A 13 year old boy has had a difficult childhood including a mother who has had difficulties with substance abuse and a father who has been very strict and aggressive. He was neglected emotionally and physically and has witnessed DV. He has had many home moves. He becomes very angry without any identified triggers and can be physically aggressive. At other times he is very warm and engaged. Normal sanctions are not effective. (Use the framework in the pack to consider any underlying factors within the environment and the child impacting on what is seen.) What observations may be important to gain an understanding of this behaviour, supporting this young child and advising staff? How might these observations suggest different interpretations underlying the behaviour adults are seeing? What might these behaviours be communicating? How could settings provide systemic approaches to respond to what is being communicated? What reasonable adjustments might need to be made in accord with the Equality Act (2010)? What training do different groups of staff need in order to become more confident in supporting this child within school?

How many children do you see similar to this within your settings? What would you consider when exploring exceptionality? Feedback: Possible interpretations underlying the behaviour seen and possible approaches Anxiety A normal response in certain circumstances - we all get anxious at times Can help performance Usually future-focused Problems with anxiety are really common. Anxiety UK state as many as 1 in 6 young people will experience an anxiety problem at some point in their lives

Brain arousal Triggered by brain responses to perceived threats alerting the body systems to respond (perceived threat can be due to being asked a question, for example). This perceived threat leads to a physiological response involving the hormone adrenaline, which results in the fight or flight responses. We either have to hit out (actions, words) or remove ourselves. (This is difficult for children/YP who are often penalized either way, even though they are caught up within a physiological response, which leads them to doing one or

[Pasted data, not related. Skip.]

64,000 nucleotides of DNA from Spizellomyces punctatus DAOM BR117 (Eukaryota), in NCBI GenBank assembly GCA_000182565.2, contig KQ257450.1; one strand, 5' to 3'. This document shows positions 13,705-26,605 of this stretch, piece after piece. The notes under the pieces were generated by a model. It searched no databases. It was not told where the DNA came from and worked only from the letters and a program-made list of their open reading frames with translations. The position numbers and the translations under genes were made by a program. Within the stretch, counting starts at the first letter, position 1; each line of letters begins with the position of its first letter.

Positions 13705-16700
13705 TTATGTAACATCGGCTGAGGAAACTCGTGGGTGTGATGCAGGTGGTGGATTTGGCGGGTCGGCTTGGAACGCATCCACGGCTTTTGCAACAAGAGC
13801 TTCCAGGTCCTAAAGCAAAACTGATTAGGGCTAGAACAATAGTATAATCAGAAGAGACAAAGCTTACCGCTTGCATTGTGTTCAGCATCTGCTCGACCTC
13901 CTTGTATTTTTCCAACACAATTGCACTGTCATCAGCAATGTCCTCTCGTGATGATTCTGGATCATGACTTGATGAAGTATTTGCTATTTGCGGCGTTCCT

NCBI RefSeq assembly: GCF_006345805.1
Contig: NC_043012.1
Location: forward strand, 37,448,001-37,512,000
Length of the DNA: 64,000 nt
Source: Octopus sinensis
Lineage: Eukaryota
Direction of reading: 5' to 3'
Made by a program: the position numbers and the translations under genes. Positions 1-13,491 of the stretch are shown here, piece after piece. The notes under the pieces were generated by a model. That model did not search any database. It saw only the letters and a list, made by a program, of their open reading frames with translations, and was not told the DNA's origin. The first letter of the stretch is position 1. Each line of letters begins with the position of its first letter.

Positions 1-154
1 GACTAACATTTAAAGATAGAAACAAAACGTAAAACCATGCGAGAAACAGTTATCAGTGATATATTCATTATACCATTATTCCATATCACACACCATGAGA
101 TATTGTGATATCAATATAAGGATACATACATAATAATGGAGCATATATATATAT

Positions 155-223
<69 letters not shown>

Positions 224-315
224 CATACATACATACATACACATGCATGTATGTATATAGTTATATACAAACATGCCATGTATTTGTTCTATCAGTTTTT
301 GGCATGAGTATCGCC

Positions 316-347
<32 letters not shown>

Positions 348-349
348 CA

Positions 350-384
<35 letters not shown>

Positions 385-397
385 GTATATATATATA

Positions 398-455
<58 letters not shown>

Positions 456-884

the other. Eventually, when they no longer feel threatened/anxious by these situations, they will be able to respond differently.) Overwhelming feelings of fear, dread and a desire to avoid this provides a short-term solution Anxiety is maintained if avoidance continues as this reinforces the danger

A gradual approach with small steps is evidence based as being the most effective. Depending on the individuals situation, the time involved to achieve this varies. When is Anxiety a problem If adults do not have enough spare emotional capacity because they are tired, stressed, etc & they are not able to be receptive or other demands take priority Severity of impact on day to day life including sleeping, eating, attending school, friendships Includes different types: social, generalised, panic, posttraumatic, phobias, obsessive-compulsive, separation How can adults help ? Gain an understanding of what thoughts and feeling may

underlie any anxieties - observation, discussion with parents/carers and child/YP. (Holistic picture including home, with their peers.) What is the child/YP communicating? Anger is often easier to express than vulnerability the child/YP may be unaware of the feelings underneath. How can we help? Use of parent-mail and workshops to promote knowledge and skills in relation to anxiety and emotional wellbeing for children/YP and adults. Common symptoms of separation anxiety: Fear that something terrible will happen to a loved one. Worry that an unpredicted event will lead to

permanent separation. Nightmares about separation. Refuse to go to school. Display reluctance to go to sleep. Complain of physical sickness e.g. headache or stomach ache. Cling to the caregiver. Common causes of separation anxiety in children Change in environment. In children prone to separation anxiety, it is possible that changes in surroundingslike a new house, school, or day care situationcould trigger

separation anxiety disorder. Stress. Stressful situations like switching schools, or the loss of a loved one, including a pet, can trigger separation anxiety disorder. Over-protective parent. In some cases, separation anxiety disorder may be the manifestation of the parents own anxietyparents and children can feed one anothers anxieties. Social anxiety Extremely common in adolescents (12-17yrs) but can be experienced much younger and one of the commonest forms of anxiety seen in school refusers